-- Quoted from 'Fearless Death' book by Lama Ole Nydahl.


Gelug lineage/school, Gelugpas.

'(Tib. two possible translations: the Ganden School, named after their main monastery, or the Virtuous School): also called the 'Yellow Hat' School;

The newest of the four main lineages of Tibetan Buddhism.

This reformed school, first found in the 14th century by Tsongkhapa, emphasizes the textual studies as well as the monastic tradition.

Although this school also possesses various tantric transmissions, they see themselves mainly as Great Way rather than Diamond Way.'

-- Quoted from 'Fearless Death' book by Lama Ole Nydahl.

Conditions for Meditation & Dharma Practice.

Introduction.

Precious human rebirth is something rare, something that is the result of karma accumulated through many lives.

Just having a human life doesn’t mean we have a precious human life. A precious human life means that we have all the conditions for Dharma practice.

There are are eight freedoms and ten fortunes that make spiritual development in Dharma possible & efficient.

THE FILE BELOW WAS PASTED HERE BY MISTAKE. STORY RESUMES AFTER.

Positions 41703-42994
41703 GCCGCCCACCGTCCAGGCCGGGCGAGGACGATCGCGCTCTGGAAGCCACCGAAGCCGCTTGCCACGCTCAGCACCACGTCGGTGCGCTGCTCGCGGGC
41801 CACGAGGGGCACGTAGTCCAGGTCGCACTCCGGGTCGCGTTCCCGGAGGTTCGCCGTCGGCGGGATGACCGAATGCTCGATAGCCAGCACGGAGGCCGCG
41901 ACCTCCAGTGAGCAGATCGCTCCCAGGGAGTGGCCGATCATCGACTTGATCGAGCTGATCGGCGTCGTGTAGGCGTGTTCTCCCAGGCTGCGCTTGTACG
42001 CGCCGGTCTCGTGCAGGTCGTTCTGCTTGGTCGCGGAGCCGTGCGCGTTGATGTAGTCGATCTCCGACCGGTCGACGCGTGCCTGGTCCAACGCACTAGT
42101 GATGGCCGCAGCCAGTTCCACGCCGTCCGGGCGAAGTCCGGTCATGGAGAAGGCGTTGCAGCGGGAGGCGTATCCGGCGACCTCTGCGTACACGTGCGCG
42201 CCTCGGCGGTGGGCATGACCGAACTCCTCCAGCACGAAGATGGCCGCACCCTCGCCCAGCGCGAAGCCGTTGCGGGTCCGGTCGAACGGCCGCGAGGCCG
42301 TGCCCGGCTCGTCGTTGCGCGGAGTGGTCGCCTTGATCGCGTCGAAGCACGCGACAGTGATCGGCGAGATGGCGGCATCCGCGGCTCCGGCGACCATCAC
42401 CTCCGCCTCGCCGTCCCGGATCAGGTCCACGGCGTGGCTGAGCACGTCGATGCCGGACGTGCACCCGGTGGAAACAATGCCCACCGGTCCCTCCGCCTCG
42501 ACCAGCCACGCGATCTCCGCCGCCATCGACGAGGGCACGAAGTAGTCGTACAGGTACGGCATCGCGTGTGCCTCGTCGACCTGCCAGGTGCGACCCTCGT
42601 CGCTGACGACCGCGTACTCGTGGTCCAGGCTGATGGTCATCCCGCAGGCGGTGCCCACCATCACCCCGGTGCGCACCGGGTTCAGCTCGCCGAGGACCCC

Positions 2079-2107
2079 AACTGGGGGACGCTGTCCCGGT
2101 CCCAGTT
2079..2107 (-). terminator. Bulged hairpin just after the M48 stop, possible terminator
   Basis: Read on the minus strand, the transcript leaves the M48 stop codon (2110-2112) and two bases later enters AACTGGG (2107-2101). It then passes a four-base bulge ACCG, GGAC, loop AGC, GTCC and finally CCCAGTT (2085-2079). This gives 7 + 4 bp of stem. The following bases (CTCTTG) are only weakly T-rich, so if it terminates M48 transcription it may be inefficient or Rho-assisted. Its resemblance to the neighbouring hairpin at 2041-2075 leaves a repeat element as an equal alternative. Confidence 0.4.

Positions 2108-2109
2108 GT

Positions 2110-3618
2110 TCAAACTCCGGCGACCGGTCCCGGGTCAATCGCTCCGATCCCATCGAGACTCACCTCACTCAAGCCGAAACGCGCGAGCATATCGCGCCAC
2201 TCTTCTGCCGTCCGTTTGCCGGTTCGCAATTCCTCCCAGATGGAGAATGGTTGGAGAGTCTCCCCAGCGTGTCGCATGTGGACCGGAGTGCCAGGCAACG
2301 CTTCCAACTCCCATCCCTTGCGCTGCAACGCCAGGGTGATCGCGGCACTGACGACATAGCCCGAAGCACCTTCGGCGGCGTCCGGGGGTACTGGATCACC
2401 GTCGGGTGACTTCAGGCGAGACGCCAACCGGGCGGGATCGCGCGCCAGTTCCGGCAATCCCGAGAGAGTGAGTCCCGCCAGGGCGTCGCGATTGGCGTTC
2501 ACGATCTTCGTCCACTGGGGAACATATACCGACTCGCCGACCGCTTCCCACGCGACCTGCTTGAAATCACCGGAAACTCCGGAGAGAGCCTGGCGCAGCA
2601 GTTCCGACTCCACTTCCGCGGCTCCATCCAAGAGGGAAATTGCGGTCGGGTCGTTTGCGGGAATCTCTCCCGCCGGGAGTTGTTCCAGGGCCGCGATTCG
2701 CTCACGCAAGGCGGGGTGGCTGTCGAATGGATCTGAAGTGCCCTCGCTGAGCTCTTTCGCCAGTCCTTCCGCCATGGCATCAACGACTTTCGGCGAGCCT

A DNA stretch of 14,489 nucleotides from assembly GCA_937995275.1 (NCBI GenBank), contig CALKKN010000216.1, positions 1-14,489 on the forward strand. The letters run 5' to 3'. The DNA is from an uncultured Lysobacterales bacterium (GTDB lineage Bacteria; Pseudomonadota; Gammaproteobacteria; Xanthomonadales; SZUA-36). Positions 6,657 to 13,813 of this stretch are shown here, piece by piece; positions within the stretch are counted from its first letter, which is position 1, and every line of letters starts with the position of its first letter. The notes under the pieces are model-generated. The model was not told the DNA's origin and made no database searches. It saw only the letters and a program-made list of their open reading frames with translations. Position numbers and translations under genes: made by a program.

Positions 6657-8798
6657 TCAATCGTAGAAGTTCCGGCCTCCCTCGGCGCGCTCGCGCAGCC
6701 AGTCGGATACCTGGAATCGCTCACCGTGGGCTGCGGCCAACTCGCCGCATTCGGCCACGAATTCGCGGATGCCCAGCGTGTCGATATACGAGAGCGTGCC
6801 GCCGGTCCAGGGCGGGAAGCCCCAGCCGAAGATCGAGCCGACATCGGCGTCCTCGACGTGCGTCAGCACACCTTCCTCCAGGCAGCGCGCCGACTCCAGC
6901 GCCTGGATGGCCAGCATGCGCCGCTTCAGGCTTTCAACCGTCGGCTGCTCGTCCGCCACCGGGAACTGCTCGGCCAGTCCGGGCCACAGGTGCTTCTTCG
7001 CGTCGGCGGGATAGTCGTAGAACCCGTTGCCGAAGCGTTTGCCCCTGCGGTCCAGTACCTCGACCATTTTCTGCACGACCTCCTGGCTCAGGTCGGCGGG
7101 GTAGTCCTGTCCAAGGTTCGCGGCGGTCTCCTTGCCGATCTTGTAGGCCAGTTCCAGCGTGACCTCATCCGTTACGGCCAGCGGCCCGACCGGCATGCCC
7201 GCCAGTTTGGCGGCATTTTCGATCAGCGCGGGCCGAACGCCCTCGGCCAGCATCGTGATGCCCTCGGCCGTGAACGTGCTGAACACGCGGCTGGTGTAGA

Eight Freedoms:
1. One is not reborn in the hells,
2. One is not reborn in the hungry ghost realm,
3. One is not reborn as an animal,
4. One is not reborn as a god,
5. One is not reborn 'as a barbarian among uncivilized savages' - where spiritual growth & dharma practice is difficult,
6. One is not reborn in a place or at a time when the Buddha’s teachings are unavailable—where a buddha hasn’t appeared and taught,
7. One is not reborn with impaired senses: being blind or deaf or mentally retarded. It doesn’t mean that those people can’t practice the Dharma but there’s a lot of impediment. Nowadays it’s better actually. In ancient times if you were blind you couldn’t read the scriptures. Now they’ll have Buddhist books read on audio tapes and maybe something in braille, so it’s easier. Same with being deaf in ancient times: very difficult to listen to teachings. Now I’ve taught at times where somebody signed the teachings so that people can hear them. Still it makes it harder,
8. One is not reborn as somebody who has wrong views.

Ten Fortunes:
1. One is reborn as a human. With a human body then we have human intelligence. This is really something to rejoice at,
2. One is reborn in a Buddhist region. This is a place where you can receive the teachings and where you can receive ordination,